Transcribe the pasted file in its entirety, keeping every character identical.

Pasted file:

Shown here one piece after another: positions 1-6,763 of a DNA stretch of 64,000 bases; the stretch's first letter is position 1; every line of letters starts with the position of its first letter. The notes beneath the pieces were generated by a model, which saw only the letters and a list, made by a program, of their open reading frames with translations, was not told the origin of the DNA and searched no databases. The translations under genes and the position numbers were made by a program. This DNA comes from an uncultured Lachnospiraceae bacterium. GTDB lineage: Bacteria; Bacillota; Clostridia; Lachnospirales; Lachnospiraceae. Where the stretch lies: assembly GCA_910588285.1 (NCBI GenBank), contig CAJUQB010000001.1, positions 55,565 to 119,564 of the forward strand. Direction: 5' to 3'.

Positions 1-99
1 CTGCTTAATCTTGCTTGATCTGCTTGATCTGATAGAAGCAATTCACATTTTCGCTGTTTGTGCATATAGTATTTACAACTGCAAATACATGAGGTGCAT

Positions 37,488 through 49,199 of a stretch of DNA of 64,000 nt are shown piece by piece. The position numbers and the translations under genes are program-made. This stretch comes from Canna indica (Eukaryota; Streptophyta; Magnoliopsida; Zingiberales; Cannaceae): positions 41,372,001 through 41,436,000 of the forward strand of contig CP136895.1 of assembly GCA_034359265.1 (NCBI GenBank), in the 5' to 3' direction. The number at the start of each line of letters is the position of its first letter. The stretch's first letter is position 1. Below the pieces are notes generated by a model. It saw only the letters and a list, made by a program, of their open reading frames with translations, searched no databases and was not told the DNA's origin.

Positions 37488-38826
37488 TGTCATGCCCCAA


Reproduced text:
Shown here one piece after another: positions 1-6,763 of a DNA stretch of 64,000 bases; the stretch's first letter is position 1; every line of letters starts with the position of its first letter. The notes beneath the pieces were generated by a model, which saw only the letters and a list, made by a program, of their open reading frames with translations, was not told the origin of the DNA and searched no databases. The translations under genes and the position numbers were made by a program. This DNA comes from an uncultured Lachnospiraceae bacterium. GTDB lineage: Bacteria; Bacillota; Clostridia; Lachnospirales; Lachnospiraceae. Where the stretch lies: assembly GCA_910588285.1 (NCBI GenBank), contig CAJUQB010000001.1, positions 55,565 to 119,564 of the forward strand. Direction: 5' to 3'.

Positions 1-99
1 CTGCTTAATCTTGCTTGATCTGCTTGATCTGATAGAAGCAATTCACATTTTCGCTGTTTGTGCATATAGTATTTACAACTGCAAATACATGAGGTGCAT

Positions 37,488 through 49,199 of a stretch of DNA of 64,000 nt are shown piece by piece. The position numbers and the translations under genes are program-made. This stretch comes from Canna indica (Eukaryota; Streptophyta; Magnoliopsida; Zingiberales; Cannaceae): positions 41,372,001 through 41,436,000 of the forward strand of contig CP136895.1 of assembly GCA_034359265.1 (NCBI GenBank), in the 5' to 3' direction. The number at the start of each line of letters is the position of its first letter. The stretch's first letter is position 1. Below the pieces are notes generated by a model. It saw only the letters and a list, made by a program, of their open reading frames with translations, searched no databases and was not told the DNA's origin.

Positions 37488-38826
37488 TGTCATGCCCCAA